06:05:11 am on
Monday 24 Jun 2024

The Future is Now
Matt Seinberg

Do you remember when you were a kid and wished for things that you saw on a TV show? I’m not talking about commercials, but things that looked so cool, and real you wanted to own it?

One of the coolest gadgets I remember is from “Get Smart,” starring Don Adams and Barbara Feldon. Agent 86, Maxwell Smart had the shoe phone, and it always seemed to ring at the worst possible moment. Of course, Agent 99 was there to admonish him. Does that scenario sound a little familiar?

How about reading the Dick Tracy comics, and wanting a watch phone? I remember seeing an ad for one recently, so they do exist.

Then, of course, there was one of my favorites, the "Cone of Silence." How many times did you wish you had one in your room, so you and your friends could talk without the parents hearing you? Well, that device exists now and recently featured on an episode of “Extreme Makeover Home Edition.”

Of course, the coolest gadgets were on “Star Trek.” There was the whooshing of sliding doors, "communicators" and, my personal favorite, the transporter. Imagine not taking a plane anymore, but stepping into a booth in your own home, setting the destination and being there in the blink of an eye. There’d be no more long waits at the TSA checkpoint or lost baggage. There’d be no more arriving late because of weather. If you arrive late, it’s your own fault at that point.

Now the transporter is not yet a reality, but the personal communicator certainly is, and in many forms. The most obvious is the cell phone, and it’s really more than just a phone. It’s a personal assistant, music player and companion all rolled into one small device. The only thing it can’t do is cook a meal, but it will find you a place to have one.

Back in 1985 or so, Sharp Electronics made an electronic phone book and calendar that was supposed to replace paper telephone and address books. It cost about $150 and didn’t catch on. I owned one. I found it clunky to use and the battery didn’t last very long. Plus, when you did change the battery, all the stored information was lost.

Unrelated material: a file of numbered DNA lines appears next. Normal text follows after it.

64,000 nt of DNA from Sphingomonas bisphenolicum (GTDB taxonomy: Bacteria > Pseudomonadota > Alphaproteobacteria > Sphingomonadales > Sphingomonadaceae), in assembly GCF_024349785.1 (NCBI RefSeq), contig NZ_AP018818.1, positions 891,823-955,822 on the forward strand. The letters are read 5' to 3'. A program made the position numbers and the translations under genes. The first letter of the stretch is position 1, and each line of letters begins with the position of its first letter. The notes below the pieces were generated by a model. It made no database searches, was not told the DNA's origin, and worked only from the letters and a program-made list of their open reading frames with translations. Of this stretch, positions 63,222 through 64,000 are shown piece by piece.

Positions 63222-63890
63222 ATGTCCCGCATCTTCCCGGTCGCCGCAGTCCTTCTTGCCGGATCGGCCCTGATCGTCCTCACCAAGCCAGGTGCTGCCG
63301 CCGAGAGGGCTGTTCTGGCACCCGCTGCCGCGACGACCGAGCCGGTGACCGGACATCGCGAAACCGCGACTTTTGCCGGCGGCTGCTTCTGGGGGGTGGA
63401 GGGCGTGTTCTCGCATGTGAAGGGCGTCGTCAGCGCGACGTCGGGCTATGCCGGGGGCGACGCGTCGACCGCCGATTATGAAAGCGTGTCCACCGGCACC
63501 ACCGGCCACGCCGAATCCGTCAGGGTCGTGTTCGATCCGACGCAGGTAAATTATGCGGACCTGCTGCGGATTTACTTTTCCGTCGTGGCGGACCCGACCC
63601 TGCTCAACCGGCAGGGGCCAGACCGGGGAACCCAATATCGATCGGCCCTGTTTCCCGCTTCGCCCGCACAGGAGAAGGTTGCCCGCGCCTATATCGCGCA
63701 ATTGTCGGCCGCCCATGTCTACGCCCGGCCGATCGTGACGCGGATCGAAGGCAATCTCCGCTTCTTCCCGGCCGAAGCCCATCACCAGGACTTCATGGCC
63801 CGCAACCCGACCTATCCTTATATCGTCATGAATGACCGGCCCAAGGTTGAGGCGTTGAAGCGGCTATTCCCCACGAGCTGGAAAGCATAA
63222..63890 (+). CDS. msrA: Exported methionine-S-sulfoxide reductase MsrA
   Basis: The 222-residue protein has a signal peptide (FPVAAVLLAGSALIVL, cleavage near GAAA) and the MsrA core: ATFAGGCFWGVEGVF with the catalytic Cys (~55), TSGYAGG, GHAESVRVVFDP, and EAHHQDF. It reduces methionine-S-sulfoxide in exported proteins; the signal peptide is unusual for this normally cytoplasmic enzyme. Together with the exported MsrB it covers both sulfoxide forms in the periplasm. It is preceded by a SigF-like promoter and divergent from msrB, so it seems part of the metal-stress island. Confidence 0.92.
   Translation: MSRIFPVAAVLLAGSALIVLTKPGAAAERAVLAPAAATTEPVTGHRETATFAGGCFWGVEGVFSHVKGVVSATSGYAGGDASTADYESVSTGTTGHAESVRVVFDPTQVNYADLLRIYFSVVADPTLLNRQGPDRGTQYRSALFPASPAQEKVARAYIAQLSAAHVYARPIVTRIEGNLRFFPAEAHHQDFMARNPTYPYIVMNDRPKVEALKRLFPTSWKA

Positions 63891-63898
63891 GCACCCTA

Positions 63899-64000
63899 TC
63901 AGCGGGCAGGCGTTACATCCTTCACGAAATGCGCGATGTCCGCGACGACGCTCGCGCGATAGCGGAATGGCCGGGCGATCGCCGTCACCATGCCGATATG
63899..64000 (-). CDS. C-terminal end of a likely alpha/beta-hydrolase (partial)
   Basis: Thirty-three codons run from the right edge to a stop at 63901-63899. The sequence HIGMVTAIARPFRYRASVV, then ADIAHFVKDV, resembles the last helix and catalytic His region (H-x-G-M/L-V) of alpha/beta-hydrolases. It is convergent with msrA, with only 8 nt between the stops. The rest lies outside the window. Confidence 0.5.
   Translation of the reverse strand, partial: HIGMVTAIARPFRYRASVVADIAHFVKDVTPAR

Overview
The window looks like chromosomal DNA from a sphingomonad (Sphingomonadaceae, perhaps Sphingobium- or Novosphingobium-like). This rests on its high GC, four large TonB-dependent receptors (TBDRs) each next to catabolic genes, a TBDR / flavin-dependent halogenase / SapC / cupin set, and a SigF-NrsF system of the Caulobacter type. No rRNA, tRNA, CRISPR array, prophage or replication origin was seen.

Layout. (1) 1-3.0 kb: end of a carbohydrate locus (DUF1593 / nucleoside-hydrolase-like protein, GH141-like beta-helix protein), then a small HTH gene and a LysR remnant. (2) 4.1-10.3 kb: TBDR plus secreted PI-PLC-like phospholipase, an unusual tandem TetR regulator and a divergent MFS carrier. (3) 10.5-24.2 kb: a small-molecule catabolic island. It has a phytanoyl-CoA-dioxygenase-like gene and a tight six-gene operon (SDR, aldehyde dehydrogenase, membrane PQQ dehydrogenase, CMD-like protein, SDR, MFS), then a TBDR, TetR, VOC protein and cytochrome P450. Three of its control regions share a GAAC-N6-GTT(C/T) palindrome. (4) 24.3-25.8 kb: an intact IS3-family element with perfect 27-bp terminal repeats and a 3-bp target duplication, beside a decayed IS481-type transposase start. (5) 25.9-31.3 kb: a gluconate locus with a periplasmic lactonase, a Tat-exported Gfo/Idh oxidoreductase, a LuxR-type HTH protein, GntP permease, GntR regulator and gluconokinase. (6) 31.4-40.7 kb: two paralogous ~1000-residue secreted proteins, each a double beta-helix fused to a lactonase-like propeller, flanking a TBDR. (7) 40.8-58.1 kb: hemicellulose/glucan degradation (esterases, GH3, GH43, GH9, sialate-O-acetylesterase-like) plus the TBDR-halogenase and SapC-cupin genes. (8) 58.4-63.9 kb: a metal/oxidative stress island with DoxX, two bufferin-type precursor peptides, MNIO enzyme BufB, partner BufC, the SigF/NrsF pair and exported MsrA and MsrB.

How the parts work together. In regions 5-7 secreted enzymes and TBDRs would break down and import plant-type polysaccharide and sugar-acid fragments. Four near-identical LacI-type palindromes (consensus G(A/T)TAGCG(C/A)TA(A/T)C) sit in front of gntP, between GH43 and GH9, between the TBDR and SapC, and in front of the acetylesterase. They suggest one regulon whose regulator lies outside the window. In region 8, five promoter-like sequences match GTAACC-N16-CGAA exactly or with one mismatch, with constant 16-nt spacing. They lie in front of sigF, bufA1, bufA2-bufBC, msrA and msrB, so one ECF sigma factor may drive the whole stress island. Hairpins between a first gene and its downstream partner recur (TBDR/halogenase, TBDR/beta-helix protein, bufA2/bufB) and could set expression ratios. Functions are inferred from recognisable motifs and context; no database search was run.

So let’s move forward again. Today, we have smart phones that will not only make and receive calls, but also let you play games, surf the internet and remind you of anything you have to do, as long as you program it correctly.

Now here are the problems I see in my observations of everyday life. Remember, I watch people, and things they do. That’s my job.

I’ve mentioned one of my pet peeves is people talking on cell phones when they enter stores and how rude it is, so we won’t dwell on that. The worst thing I see are the people talking and driving at the same time, or even worse, trying to send a text message. A steering wheel and knees are not a good combination. That’s what your two hands are for, steering, not talking or texting.

You never saw Captain Kirk use his communicator and steer a spaceship at the same time, did you? Nope, he used a computer interface that responded to his voice to open whatever channel he needed when Lt. Uhura wasn’t around.

Today, we call that a Bluetooth connection. I always wondered if some dentist came up with that name as he was working on someone’s mouth and using that gooey blue stuff to make a mold.

Bluetooth can connect your phone to your car not to make and answer calls, but also to play music. One of the coolest features many GPS devices have Bluetooth built in, so you can connect your phone to it if your car isn’t equipped.

Many TV’s also connect to a Bluetooth headset as well. That’s great if you want to watch TV late into the night, and your bedmate wants to go to sleep. There’d be no more long wires running across the room, tangling you feet as you tiptoe across the room. The worst part is if you fall asleep with the headset and try to roll over and it pulls off your head.

So use technology wisely, and don’t break any laws doing it. The life you save may be your own.

Matt Seinberg lives on Long Island, a few minutes east of New York City. He looks at everything around him and notices much. Somewhat less cynical than dyed in the wool New Yorkers, Seinberg believes those who don't see what he does like reading about what he sees and what it means to him. Seinberg columns revel in the silly little things of life and laughter as well as much well-directed anger at inept, foolish public officials. Mostly, Seinberg writes for those who laugh easily at their own foibles as well as those of others.

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